Are there any downsides to chassis extensions? You bet. Here are 3 reasons why I don’t love the idea of chassis extensions and why I’d consider it only as a last resort:

  • Considerable cost. Cutting a new 4WD in half is not a cheap exercise. Budget at least $25K.
  • Less agility. A chassis extension increases the 4WD’s turning circle, which makes carparks and tight offroad tracks more tricky to navigate. More importantly, it reduces your ramp-over angle. The longer the extension, the worse it becomes. This makes your vehicle a lot more likely to get hung up on rutty, hilly tracks.
  • More weight. By the time you’re done, you’ll have a vehicle that weighs about 3300 kg tare and will have about 1 tonne of payload. It will also have 5 seats and a canopy. That’s a lot of empty space just begging to be filled. And believe me – you will fill it. Your 4WD will weigh at least 4 tonnes in touring mode.

These 3 factors combine to create an expensive, bloated 4WD. Don’t get me wrong – it will still be an offroad weapon by most standards, but using it for spontaneous exploration will require a lot more deliberation, more caution and more planning.

If you get it bogged to the sills in mud on a tight track (and this is more likely when you weight 4+ tonnes all up), recovery can be a very tricky affair.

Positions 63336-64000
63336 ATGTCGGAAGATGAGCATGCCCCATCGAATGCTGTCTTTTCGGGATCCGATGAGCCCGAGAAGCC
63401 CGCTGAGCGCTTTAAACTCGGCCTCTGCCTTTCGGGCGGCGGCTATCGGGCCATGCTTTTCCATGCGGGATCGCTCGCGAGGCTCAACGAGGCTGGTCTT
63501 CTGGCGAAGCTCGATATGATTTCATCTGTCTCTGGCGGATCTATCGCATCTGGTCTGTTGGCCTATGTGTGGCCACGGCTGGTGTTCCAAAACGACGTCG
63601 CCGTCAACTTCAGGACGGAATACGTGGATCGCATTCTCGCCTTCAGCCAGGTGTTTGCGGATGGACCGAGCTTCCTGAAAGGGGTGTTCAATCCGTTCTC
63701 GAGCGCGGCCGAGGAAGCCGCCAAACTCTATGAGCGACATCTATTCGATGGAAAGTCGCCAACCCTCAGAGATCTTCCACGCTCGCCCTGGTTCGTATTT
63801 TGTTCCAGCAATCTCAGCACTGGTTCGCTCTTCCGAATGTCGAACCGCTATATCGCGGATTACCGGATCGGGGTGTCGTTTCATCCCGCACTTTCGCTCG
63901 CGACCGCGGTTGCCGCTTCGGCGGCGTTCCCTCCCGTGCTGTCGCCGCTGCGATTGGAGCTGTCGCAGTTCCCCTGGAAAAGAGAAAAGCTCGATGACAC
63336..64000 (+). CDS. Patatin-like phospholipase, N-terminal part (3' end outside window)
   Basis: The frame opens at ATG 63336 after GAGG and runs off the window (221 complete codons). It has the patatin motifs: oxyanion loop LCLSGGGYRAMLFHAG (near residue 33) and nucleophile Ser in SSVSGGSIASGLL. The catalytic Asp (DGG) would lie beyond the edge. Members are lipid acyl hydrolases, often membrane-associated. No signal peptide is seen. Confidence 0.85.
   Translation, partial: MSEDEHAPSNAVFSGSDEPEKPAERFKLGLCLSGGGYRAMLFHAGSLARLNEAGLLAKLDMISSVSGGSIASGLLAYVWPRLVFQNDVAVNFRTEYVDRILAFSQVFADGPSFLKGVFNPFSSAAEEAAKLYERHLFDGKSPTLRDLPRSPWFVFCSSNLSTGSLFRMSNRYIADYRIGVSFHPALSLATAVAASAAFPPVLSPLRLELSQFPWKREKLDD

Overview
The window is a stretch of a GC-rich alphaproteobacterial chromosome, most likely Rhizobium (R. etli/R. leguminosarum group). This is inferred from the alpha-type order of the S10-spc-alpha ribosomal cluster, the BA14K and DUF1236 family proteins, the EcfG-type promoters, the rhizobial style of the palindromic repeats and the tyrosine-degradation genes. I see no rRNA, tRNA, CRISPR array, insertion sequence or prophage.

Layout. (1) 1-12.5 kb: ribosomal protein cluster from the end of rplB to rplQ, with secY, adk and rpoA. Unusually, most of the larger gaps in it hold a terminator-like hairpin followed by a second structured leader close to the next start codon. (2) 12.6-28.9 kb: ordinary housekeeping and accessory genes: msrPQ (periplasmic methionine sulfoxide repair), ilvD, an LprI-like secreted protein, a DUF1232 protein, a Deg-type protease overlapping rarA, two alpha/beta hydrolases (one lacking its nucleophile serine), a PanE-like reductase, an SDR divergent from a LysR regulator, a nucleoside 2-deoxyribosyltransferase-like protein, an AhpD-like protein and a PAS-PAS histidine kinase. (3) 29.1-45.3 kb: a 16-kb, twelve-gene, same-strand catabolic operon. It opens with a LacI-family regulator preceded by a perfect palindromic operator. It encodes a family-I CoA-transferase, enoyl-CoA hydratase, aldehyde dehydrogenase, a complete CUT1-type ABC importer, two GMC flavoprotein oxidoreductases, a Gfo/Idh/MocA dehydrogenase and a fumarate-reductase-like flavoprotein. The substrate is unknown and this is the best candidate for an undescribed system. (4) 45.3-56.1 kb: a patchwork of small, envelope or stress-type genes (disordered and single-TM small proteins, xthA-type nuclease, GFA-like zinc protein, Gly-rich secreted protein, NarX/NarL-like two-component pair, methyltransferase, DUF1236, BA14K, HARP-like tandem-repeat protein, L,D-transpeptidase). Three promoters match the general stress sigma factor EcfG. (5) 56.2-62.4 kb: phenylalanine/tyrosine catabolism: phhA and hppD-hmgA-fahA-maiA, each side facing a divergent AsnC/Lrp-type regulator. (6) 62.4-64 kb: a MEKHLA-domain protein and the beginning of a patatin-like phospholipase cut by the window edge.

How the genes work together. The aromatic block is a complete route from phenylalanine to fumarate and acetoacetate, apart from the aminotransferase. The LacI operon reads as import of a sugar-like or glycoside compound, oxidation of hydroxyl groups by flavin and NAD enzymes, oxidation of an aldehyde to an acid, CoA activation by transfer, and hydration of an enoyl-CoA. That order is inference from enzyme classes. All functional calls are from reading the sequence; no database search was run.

This is why I prefer wagons to canopies, especially when towing a caravan. The car remains agile and light exploration machine. The caravan serves as a home base full of creature comforts.

The uncomfortable truth is that most of those “monster” chopped LandCruisers with huge canopies serve as on-road caravan haulers. They leave the tarmac mainly to do some mild beach driving.

If you do decide to look into chassis extensions, check out DMW, ASG and AEV – they’re the three standout players in the market.

5. Be Prepared To Fiddle.

A GVM upgrade is not something you “set and forget”.

Expect to do quite a bit of fiddling to get your car’s ride and handling optimal.

You may need to adjust your coil’s preload rates or upgrade/downgrade your coils.

6. Check Your Wheel And Tyre Ratings.

Your wheel and tyres, like everything, have legal limits.

If you push your GVM up you may find that you’ll need to upgrade your existing wheels and tyres, as well.

As a rough guide, you’ll definitely need to do this if you’re upgrading your GVM to 4200 kg and above; you may get away with your existing gear if you’re staying under that threshold. Here’s what you need to do:

  • weigh your SUV’s individual axles at GVM
  • divide each number by two to understand how much weight each wheel will be carrying
  • check your wheel and tyre ratings and ensure that they exceed the figures in your previous calculation